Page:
Sunday, November 26, 2006

Uncommon man

Revealed reluctance to learn from populist politics

Election fever is on across India with four states going for elections in the next four to five months. This reminds me of the previous municipal elections in our locality. One of those days I bumped across a contender who had kept ‘bicycle’ as his election symbol. Out of curiosity, I asked him as to what made him opt for bicycle as a symbol. Bang came the rehearsed retort – “Bicycle, because that’s what every voter in my constituency gets from my party, once I’m voted to power”. I could not hide my smirk because while talking to him I also saw the other competing contender’s poster (of course, clumsily pasted on the wall) with an elephant on it.

It is a matter of disgrace that elections (local, legislative and union) are like any unorganised mandi, where every political party is a shop establishment with political leaders as its merchants desperate to buy votes, whatever the price. Today, every vote has a price irrespective of whether the voter (a misnomer called ‘the common man’) is ready to accept or decline it. And in this ‘State’ly Trade, where populism-led bargains range from a pouch of cheap desi liquor to signing of a nuclear deal, it is just the private gains of uncommon parties at the cost of the very same common man. Ironically, ‘Populism’ which was meant to represent the common man’s interest, has been reduced to a distorted form of ‘competitive populism’, over the years by vested political interests.

A couple of decades back, a charismatic Chief Minister of a South Indian state, through a cosmetically designed manifesto, stated that once his party is voted to power, rice would be available in the state for Rs 2 per kilo. Once voted to power, the state finances bled to keep up to the promise. And the common man paid through his nose (in form of taxes) to compensate the subsidised rice. Currently, the UPA government is contemplating the Sixth Pay Commission. Only a shameless political leadership can even think like this, knowing that the Indian economy even today bleeds from the gratuitous handouts of the Fifth Pay Commission!! Reservations (another populist stunt) has created such a havoc that it succeeded in allocating ‘seats’ at the cost of sowing ‘seeds of irrevocable mental divide’ among the very same common men. One can author an entire encyclopaedia of such social sinfulness masquerading as populism. The recent case of Tamil Nadu is an arch exponential notation to the same. Mr. Karunanidhi wants to award television sets to some 53 lakh families to fulfil his election promise. In order to fulfil this commitment, the honourable chief minister is audacious enough to ask the Centre for an excise waiver.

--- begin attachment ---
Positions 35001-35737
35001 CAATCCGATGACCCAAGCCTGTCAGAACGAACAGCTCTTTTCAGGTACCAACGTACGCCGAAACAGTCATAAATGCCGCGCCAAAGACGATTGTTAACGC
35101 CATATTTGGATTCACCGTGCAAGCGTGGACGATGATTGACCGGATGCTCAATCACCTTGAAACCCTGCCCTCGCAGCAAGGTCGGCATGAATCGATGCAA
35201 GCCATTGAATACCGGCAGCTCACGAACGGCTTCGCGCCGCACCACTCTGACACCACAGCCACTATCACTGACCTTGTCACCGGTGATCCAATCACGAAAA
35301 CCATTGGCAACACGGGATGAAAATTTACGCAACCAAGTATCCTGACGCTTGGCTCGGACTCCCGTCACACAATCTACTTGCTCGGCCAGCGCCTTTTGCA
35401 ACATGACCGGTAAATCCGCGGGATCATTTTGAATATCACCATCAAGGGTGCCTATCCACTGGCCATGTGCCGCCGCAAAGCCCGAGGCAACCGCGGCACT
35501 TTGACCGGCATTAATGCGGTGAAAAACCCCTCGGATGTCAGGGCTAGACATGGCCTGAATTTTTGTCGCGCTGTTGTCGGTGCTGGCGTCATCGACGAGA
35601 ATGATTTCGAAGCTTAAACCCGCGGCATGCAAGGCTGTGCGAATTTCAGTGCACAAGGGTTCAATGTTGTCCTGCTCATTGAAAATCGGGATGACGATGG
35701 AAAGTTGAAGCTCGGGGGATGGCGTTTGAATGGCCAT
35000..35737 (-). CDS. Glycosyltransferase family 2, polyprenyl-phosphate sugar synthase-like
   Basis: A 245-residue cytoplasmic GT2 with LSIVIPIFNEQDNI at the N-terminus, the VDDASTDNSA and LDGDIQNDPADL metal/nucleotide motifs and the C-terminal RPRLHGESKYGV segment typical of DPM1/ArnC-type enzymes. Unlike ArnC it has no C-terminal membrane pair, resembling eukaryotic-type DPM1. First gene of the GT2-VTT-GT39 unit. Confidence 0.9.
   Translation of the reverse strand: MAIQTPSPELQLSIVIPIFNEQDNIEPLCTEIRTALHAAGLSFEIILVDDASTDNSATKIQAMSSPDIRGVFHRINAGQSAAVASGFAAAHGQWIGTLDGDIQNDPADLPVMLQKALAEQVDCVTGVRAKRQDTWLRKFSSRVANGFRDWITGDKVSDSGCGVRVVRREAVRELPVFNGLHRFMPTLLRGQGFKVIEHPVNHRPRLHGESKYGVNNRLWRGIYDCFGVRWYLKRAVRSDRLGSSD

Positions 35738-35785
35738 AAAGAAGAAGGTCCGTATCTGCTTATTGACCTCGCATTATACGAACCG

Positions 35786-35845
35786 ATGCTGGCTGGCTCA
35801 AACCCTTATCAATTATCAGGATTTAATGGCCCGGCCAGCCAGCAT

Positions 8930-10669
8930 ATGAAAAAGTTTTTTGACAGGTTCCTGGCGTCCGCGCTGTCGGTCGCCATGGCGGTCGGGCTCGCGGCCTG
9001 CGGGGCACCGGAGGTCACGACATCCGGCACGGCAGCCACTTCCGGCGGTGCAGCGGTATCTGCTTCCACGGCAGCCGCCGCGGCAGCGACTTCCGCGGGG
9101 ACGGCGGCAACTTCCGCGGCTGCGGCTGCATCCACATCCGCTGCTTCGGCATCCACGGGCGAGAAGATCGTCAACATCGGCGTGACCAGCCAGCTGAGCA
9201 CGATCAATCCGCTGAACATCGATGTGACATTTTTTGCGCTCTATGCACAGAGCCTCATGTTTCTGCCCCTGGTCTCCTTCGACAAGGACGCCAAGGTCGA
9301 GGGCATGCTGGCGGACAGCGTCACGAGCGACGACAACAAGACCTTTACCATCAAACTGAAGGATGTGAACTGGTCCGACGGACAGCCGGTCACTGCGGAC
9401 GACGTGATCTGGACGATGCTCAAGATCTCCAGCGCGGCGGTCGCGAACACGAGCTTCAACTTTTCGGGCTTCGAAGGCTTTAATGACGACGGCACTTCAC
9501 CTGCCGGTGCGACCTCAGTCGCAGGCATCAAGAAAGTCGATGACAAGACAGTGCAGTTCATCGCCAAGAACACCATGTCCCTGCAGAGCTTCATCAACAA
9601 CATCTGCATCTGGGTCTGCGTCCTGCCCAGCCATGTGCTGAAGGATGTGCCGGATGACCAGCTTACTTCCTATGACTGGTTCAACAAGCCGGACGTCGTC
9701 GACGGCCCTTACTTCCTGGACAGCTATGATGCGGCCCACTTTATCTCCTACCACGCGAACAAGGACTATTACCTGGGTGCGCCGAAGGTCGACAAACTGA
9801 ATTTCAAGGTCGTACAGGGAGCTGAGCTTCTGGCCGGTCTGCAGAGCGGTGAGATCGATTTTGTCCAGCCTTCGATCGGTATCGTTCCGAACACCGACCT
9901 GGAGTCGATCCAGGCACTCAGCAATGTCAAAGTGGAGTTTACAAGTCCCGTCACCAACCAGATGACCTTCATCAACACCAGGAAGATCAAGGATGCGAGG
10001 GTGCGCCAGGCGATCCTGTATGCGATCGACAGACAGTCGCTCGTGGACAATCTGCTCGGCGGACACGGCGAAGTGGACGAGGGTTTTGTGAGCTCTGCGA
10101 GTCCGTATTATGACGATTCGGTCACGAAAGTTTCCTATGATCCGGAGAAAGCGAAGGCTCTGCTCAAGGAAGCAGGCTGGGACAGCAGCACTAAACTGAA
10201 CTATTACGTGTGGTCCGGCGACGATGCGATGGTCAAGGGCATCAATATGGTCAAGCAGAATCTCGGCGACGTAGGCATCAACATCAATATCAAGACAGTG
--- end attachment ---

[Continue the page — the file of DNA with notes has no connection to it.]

In reality, competitive populism, albeit in the name of ‘common man’, has given nothing else but left millions of them illiterate, thousands jobless and hundreds diseased. In such a scenario, I wonder why we consider common man so ‘common’ as there is so much ‘uncommon’ about him. As depicted in R.K. Laxman’s famous cartoons, it requires a lot of uncommonality to survive, in such scheming political scenario and still keep smiling ‘commonly’.


No comments:

Post a Comment